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New DWI regulations target repeat New York DWI Offenders

New regulations in New York hope to combat drivers that are repeatedly driving under the influence of drugs or alcohol. The new laws make it more difficult for repeat DWI offenders to get their licenses back.

Under current law, individuals with numerous alcohol or drug related driving offenses never permanently lose their licenses. The only exception is drivers with two alcohol or drug related convictions coming from two separate crashes involving physical injury.

Accidents and Alcohol

Every year over 300 people are killed and over 6000 are injured because of accidents involving alcohol. Over a quarter of these involve a person who has three or more drunken driving convictions. Crashes involving a driver with three or more alcohol related convictions have also increased in recent years.

Law enforcement efforts last year resulted in almost 45,000 DWI arrests. This is what encouraged the new laws, which are designed to focus on the most dangerous offenders. The laws hope to send a message to repeat DWI offenders that continuing to threaten the safety of others will no longer be tolerated.

License Reinstatement

The Department of Motor Vehicles now reviews the lifetime records of drivers with revoked licenses seeking reinstatement. Any offender with five or more alcohol or drug related driving convictions will be denied reinstatement. A spokesperson for the DMV says that these offenders are a public threat and should not be allowed driving privileges.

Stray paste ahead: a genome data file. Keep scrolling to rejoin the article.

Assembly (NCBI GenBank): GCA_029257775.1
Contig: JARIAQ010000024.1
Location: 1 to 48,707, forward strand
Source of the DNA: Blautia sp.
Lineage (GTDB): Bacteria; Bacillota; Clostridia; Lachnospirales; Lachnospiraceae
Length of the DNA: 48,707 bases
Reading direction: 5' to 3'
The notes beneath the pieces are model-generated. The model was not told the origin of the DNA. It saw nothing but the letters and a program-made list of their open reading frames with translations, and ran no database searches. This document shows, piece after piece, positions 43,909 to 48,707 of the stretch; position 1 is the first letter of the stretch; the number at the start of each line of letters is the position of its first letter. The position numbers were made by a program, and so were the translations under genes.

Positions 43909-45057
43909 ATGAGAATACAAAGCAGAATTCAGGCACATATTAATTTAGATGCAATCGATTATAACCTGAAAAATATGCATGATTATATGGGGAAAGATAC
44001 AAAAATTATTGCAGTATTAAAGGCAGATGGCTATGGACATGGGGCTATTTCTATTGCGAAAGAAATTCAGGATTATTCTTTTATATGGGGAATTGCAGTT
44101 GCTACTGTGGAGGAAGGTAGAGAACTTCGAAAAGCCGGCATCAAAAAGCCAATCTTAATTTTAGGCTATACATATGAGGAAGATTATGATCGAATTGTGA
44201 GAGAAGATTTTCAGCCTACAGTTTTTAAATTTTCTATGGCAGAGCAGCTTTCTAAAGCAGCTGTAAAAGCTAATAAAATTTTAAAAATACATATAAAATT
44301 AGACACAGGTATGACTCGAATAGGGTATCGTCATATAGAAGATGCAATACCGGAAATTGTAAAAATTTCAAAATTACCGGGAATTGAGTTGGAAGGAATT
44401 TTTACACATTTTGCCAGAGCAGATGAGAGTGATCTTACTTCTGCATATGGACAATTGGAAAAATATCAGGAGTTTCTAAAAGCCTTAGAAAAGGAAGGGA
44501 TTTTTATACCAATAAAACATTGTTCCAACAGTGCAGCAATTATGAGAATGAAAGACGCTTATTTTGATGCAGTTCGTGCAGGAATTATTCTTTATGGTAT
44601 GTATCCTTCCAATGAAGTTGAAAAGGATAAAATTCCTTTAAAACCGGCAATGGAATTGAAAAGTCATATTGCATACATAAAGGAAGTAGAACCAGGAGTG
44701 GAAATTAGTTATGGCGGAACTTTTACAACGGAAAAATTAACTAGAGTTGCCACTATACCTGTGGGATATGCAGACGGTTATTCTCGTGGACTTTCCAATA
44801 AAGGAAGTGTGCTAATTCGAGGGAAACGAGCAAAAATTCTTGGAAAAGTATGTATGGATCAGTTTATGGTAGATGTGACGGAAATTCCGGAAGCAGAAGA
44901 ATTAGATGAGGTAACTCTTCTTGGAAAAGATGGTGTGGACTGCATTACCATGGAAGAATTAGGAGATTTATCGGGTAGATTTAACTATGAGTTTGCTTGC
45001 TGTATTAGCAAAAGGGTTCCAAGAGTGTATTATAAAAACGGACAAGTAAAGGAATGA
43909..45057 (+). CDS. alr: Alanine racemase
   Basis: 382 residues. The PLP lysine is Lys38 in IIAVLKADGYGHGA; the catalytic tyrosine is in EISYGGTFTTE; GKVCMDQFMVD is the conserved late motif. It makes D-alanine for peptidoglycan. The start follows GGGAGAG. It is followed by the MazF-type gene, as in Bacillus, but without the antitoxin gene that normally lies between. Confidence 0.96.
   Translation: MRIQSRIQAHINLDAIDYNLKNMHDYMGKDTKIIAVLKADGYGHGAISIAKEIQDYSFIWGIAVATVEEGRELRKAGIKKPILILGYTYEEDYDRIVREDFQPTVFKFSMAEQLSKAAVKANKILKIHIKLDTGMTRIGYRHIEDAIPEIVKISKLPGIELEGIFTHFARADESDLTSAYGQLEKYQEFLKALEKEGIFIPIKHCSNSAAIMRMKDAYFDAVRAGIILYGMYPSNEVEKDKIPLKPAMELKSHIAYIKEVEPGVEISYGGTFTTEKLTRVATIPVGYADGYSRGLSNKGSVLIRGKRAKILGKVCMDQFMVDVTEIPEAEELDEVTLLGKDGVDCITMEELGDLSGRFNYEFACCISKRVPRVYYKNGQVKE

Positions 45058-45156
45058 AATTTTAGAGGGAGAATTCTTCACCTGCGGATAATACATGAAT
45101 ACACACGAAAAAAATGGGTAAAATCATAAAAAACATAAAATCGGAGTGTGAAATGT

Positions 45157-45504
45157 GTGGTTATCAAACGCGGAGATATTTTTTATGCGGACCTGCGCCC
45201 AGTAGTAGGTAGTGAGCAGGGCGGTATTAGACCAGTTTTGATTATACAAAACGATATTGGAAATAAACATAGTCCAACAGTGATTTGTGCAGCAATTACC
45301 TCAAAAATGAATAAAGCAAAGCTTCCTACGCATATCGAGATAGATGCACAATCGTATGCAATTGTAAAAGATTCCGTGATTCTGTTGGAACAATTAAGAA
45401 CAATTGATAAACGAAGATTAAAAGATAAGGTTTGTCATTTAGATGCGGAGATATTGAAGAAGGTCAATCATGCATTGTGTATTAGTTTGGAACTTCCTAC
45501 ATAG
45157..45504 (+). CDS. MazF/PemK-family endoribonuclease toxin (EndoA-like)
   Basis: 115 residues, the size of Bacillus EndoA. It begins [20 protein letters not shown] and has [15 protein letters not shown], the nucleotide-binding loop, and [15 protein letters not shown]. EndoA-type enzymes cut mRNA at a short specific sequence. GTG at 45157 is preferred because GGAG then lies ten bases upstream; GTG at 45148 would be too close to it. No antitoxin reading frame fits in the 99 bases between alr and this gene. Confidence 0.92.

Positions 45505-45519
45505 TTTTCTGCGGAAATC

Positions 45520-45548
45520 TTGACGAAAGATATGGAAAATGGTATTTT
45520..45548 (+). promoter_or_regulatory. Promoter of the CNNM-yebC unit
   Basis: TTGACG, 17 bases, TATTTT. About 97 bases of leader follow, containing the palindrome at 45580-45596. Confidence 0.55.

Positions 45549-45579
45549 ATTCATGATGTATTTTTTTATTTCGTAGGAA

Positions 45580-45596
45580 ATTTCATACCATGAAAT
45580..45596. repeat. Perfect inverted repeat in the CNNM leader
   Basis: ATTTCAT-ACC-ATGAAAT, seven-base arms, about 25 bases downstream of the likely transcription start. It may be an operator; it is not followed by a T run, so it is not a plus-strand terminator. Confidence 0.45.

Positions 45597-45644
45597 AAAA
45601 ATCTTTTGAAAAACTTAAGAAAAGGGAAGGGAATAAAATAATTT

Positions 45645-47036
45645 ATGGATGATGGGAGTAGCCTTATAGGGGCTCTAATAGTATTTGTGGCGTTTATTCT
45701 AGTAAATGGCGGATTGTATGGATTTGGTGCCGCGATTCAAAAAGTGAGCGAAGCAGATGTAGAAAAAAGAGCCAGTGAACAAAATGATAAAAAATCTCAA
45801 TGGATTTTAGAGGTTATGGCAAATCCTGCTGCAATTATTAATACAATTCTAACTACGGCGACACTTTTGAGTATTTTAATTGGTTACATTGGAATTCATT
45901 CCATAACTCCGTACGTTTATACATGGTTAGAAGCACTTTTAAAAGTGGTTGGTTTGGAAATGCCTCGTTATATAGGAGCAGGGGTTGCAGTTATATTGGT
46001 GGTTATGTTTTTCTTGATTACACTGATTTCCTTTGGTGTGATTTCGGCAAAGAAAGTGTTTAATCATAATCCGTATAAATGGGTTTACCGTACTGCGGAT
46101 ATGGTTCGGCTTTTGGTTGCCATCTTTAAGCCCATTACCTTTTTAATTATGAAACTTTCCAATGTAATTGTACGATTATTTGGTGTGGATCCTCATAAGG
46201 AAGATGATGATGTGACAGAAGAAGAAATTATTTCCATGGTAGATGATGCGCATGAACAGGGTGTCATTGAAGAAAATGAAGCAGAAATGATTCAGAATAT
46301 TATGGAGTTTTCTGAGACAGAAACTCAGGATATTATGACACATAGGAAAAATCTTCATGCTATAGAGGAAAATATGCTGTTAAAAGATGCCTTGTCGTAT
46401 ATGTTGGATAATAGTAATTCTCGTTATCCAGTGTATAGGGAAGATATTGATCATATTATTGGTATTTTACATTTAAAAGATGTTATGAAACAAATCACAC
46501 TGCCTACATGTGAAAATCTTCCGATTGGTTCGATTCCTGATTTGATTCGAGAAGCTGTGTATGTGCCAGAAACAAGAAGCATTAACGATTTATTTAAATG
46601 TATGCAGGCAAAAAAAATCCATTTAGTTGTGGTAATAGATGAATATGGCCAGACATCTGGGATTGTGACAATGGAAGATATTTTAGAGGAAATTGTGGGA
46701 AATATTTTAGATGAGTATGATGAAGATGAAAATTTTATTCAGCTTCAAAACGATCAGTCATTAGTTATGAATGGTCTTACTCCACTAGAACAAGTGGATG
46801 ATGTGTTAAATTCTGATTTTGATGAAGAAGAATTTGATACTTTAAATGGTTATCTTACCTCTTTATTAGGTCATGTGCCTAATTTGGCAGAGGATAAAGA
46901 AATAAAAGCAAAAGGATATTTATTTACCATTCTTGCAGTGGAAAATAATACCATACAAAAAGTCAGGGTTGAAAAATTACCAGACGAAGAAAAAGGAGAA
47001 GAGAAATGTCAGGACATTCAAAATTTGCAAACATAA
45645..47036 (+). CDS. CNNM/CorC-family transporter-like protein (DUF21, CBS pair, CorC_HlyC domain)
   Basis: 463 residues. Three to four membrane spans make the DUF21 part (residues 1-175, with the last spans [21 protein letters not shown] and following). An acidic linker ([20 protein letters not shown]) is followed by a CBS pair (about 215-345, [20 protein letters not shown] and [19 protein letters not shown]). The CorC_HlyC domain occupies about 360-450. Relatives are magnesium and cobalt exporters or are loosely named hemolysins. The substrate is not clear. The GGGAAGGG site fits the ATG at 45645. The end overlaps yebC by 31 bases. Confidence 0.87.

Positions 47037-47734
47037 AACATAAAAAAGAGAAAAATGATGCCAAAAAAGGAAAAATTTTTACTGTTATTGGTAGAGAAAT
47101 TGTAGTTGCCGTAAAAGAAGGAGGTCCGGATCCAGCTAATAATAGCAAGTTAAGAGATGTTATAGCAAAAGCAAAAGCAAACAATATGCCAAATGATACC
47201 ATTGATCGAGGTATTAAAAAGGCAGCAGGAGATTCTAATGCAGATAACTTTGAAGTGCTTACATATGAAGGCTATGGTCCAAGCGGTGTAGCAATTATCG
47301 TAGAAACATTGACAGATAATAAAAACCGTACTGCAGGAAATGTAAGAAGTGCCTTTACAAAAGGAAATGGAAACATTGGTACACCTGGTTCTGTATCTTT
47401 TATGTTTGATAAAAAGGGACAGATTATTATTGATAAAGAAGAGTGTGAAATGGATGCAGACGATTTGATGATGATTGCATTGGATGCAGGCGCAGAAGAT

Additionally, individuals with three or more convictions and at least one serious driving offense in the last 35 years will also be denied relicensing by the DMV. Fatal crashes, 20 or more accumulated points over the past 20 years, and two or more convictions worth five points or higher are considered serious driving offenses.

Those with three or more convictions but no serious driving offense will be denied license reinstatement for five years after the statutory revocation period. The license is reinstated when the time limit is up, but with restrictions. Ignition interlocks are also required for five years.

Certain options are also no longer available to those with DWI convictions. A seven week educational program that allowed license reinstatement to participants whose licenses were revoked for six months to a year is no longer available.

License Revocation and Legal Advocacy

It is estimated that around 20,000 drivers will have permanently revoked licenses this year because of the new laws. Some feel new laws are also needed to address drivers with repeat traffic convictions that are not necessarily drug or alcohol related.

An individual with multiple DWI convictions can benefit from an experienced traffic violation attorney. The attorney can provide knowledge and guidance as well as assist with reinstatement of driving privileges.